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Title page for ETD etd-01192006-175826

Type of Document Dissertation
Author Grueter, Brad Alan
Author's Email Address brad.grueter@vanderbilt.edu
URN etd-01192006-175826
Title Metabotropic glutamate receptor mediated synaptic plasticity in the bed nucleus of the stria terminalis as a target for stress, anxiety and addiction disorders
Degree PhD
Department Molecular Physiology and Biophysics
Advisory Committee
Advisor Name Title
Roger Colbran Committee Chair
Aurelio Galli Committee Member
Danny Winder Committee Member
Eric Delpire Committee Member
Gregory Mathews Committee Member
Jeffrey Conn Committee Member
  • metabotropic glutamate receptors
  • Addiction
  • stress
  • anxiety
  • synaptic plasticity
  • bed nucleus stria terminalis
  • Substance abuse -- Pathophysiology
Date of Defense 2005-10-31
Availability unrestricted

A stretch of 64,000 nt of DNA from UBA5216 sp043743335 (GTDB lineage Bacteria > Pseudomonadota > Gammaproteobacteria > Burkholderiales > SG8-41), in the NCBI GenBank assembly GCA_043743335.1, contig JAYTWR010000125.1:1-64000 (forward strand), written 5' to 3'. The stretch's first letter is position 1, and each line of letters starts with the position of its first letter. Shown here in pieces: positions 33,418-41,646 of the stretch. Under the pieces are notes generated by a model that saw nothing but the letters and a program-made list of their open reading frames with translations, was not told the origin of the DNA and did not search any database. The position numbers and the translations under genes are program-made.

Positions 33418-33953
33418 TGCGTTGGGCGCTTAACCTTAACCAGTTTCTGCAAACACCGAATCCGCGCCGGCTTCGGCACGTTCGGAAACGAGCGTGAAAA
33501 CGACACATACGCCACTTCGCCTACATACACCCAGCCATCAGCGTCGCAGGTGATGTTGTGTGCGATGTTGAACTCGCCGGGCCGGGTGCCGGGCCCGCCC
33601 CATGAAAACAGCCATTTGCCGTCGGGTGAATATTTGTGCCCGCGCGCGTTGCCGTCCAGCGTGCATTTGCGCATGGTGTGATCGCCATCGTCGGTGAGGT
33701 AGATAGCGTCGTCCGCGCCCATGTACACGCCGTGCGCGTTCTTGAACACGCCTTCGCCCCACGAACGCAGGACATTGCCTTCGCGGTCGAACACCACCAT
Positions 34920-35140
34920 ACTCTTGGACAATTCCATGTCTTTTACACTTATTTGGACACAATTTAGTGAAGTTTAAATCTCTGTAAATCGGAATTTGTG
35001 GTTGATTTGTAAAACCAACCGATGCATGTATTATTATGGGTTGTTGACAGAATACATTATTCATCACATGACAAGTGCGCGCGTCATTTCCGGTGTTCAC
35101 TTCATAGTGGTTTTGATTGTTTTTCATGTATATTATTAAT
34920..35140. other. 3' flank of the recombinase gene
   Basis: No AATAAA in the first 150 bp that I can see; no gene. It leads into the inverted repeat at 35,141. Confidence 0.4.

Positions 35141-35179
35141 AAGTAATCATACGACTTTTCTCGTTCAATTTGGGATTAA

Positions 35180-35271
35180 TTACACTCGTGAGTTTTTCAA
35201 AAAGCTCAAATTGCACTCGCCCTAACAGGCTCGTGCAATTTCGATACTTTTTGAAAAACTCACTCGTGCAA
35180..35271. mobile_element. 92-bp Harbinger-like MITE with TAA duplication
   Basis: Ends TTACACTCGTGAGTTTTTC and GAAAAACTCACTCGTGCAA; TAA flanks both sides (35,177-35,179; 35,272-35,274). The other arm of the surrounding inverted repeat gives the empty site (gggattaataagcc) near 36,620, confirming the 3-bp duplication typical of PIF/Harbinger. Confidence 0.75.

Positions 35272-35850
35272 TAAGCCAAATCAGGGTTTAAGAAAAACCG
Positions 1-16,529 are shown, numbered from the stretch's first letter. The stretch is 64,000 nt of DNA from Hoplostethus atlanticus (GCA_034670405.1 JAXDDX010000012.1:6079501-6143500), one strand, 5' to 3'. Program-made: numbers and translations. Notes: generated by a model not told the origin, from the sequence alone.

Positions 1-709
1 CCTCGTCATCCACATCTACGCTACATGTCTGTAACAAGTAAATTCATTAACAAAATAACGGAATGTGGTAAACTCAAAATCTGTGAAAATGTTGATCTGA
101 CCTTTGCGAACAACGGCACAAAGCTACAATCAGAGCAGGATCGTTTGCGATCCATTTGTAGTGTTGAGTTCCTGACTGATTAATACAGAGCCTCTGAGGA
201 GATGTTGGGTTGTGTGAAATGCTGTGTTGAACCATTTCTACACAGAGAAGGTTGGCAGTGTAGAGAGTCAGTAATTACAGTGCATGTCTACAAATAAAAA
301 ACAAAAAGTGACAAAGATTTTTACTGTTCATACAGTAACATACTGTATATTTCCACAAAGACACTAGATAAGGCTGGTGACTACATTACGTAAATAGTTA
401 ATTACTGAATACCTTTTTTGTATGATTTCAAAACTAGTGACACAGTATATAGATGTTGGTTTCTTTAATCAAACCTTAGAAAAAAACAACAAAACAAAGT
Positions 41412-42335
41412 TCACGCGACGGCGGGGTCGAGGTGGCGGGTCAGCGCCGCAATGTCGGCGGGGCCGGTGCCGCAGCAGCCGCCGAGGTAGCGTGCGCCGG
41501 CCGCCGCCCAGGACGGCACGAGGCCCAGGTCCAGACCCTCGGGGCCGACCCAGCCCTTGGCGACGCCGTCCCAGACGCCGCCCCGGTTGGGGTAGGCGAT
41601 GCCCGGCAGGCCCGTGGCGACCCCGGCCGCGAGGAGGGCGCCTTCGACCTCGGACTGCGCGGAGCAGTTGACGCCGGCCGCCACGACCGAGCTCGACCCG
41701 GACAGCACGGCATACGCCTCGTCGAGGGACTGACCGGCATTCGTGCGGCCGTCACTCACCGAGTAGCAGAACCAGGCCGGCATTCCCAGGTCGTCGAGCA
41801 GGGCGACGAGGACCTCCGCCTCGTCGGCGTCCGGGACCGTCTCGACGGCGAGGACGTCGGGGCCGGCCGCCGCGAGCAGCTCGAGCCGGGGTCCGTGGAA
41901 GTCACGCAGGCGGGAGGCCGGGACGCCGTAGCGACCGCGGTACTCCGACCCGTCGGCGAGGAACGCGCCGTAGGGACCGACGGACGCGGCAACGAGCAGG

The importance of integration of information from neurocircuits innervating the reward circuitry is becoming increasingly recognized. For instance, the roles of stress/anxiety pathways in modulating specific effects of the reward system are becoming more apparent. Behavioral data suggest the bed nucleus of the stria terminalis (BNST) is involved in integrating stress information and relaying this information to the stress and reward pathways. Moreover, behavioral data suggest glutamatergic transmission in the BNST as well as other regions in the stress/reward pathways plays an integral role in regulating stress and drug addiction behaviors. Changes in synaptic physiology in the BNST could in part underlie the persistent behavioral alterations in generalized anxiety, addiction and post-traumatic stress disorder. Metabotropic glutamate receptors (mGluRs) have been implicated in stress, addiction and synaptic plasticity, but their roles in the BNST are currently unknown. Field recordings and whole-cell patch clamp analysis in an in vitro slice preparation of C57/Bl6j adult male mouse dorsolateral BNST were utilized. Activation of either group I, group II or group III mGluRs in the dBNST causes a depression of excitatory synaptic transmission. Further characterization of mGluR5-dependent long-term depression (LTD) of excitatory synaptic transmission indicates this LTD is associated with a decrease in miniature EPSC frequency but not a change in paired pulse ratios of evoked responses. This suggests a novel maintenance mechanism for this form of LTD. Potential downstream effectors of group I mGluRs that have also been implicated in stress, addiction and synaptic plasticity are the cannabinoid system and extracellular signal regulated kinase (ERK). mGluR5-mediated LTD in the BNST is G-protein dependent, and persists in the cannabinoid receptor 1 knockout mouse. Further, converging pharmacological and genetic approaches suggest the mGluR5-mediated LTD in the BNST is ERK dependent. Consistent with an emerging role for group I mGluRs in drug addiction, mGluR5-mediated LTD in the BNST is attenuated in mice trained to self-administer cocaine.
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